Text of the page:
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In Western Europe, especially in France, after 1968 continental philosophy took a postmodern turn: a loss of faith not only in grand narratives, but also in a coherent subject, in stable meaning, and in absolute truth. Meaning—Jacques Derrida taught—flickers, subverts itself, is ever in flux. His philosophy of deconstruction represented, he wrote, “the least necessary condition for identifying and combatting the totalitarian risk.”
Postmodernism, conceived in large part by the Left as a safeguard for pluralism and an antidote to totalizing ideologies, has today, half a century later, became a weapon of an encroaching neo-totalitarianism of the Right. As Peter Pomerantsev wrote of Vladimir Putin’s Russia, in this new world “nothing is true and everything is possible.” In the aftermath of the Prague Spring, the very same tradition of continental philosophy developed differently in East and Central Europe. This difference was very much bound up with a confrontation with the totalitarian legacy: the imperative was to reject grand narratives claiming to possess absolute truth, while not rejecting the existence of truth as such.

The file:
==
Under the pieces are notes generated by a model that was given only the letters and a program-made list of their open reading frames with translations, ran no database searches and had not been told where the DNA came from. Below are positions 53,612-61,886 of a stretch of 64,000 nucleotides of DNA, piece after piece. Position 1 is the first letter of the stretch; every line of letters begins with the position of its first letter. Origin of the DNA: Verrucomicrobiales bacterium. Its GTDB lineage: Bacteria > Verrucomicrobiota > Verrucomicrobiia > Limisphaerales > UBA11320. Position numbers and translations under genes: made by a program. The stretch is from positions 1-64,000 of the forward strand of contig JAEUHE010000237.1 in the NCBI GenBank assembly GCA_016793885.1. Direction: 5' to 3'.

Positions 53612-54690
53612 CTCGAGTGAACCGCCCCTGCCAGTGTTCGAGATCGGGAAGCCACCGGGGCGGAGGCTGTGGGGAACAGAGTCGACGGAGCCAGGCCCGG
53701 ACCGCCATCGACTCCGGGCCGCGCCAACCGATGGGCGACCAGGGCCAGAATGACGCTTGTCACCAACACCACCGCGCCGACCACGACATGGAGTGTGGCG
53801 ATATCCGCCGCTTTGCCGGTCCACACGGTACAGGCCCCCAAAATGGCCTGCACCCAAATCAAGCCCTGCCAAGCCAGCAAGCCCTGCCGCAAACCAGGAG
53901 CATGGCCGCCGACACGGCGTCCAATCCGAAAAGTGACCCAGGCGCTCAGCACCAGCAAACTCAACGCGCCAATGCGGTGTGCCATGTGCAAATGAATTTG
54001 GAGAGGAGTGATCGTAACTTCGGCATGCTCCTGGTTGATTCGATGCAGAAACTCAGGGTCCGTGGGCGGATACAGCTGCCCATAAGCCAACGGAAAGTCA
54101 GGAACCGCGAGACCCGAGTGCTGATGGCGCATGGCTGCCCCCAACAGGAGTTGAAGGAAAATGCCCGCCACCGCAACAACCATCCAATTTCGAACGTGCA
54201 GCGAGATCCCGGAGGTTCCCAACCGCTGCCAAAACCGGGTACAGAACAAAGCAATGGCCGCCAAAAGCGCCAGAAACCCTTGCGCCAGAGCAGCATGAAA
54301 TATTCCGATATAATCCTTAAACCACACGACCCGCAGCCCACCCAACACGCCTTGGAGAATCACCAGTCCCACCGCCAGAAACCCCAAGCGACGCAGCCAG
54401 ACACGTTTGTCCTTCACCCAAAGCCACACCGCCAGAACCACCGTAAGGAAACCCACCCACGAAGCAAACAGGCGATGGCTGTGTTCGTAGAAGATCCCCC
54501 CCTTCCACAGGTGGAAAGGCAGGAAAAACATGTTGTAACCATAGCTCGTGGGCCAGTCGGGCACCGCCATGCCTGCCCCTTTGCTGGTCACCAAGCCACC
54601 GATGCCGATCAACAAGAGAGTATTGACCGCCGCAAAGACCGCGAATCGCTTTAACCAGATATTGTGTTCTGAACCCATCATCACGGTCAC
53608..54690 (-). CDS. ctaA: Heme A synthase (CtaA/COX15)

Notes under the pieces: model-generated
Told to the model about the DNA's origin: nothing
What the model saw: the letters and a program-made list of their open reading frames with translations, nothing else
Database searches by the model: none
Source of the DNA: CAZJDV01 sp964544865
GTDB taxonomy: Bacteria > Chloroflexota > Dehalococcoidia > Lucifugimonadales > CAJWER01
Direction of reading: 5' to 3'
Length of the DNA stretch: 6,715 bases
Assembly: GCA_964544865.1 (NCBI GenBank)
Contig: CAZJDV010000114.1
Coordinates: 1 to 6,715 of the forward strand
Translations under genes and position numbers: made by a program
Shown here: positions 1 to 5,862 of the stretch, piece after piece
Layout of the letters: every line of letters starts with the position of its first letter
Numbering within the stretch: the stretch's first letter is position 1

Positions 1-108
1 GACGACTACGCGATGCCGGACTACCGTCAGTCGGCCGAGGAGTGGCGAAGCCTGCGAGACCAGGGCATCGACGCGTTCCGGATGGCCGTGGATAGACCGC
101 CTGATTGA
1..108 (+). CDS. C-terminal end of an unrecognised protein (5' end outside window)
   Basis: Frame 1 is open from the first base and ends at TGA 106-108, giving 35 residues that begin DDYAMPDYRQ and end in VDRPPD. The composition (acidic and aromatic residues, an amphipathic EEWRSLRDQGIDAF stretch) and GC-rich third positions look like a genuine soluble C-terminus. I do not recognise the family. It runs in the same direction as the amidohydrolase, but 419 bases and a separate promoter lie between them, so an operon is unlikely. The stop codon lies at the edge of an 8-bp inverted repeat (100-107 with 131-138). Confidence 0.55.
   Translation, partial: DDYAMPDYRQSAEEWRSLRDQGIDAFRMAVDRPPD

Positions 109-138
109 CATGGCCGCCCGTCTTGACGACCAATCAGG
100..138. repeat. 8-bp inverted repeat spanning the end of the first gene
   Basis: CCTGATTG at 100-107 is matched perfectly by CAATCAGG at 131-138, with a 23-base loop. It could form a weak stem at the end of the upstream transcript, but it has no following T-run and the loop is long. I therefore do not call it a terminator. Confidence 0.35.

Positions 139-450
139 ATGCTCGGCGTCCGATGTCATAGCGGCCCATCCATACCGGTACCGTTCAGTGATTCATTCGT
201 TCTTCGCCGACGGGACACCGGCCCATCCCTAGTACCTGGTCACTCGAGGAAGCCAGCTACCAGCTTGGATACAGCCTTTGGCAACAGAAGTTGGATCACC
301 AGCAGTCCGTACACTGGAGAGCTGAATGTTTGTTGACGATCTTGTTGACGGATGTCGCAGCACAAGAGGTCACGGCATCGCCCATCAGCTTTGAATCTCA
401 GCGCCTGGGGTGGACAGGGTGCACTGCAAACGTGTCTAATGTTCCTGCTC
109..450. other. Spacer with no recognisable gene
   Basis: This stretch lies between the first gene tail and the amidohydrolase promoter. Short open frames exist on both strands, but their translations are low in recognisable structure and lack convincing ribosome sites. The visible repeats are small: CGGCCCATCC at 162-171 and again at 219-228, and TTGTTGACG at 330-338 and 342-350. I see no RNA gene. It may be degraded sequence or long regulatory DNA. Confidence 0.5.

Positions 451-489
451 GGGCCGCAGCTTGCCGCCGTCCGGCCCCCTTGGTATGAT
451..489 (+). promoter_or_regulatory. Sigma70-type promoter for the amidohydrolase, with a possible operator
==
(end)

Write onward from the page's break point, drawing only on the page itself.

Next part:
Marci Shore is associate professor of history at Yale University and Visiting Fellow at the IWM. She is the author of Caviar and Ashes: A Warsaw Generation’s Life and Death in Marxism, 1918-1968, The Taste of Ashes: The Afterlife of Totalitarianism in Eastern Europe, and, most recently, The Ukrainian Night: An Intimate History of Revolution. Presently she is at work on a longer book project titled “Phenomenological Encounters: Scenes from Central Europe.”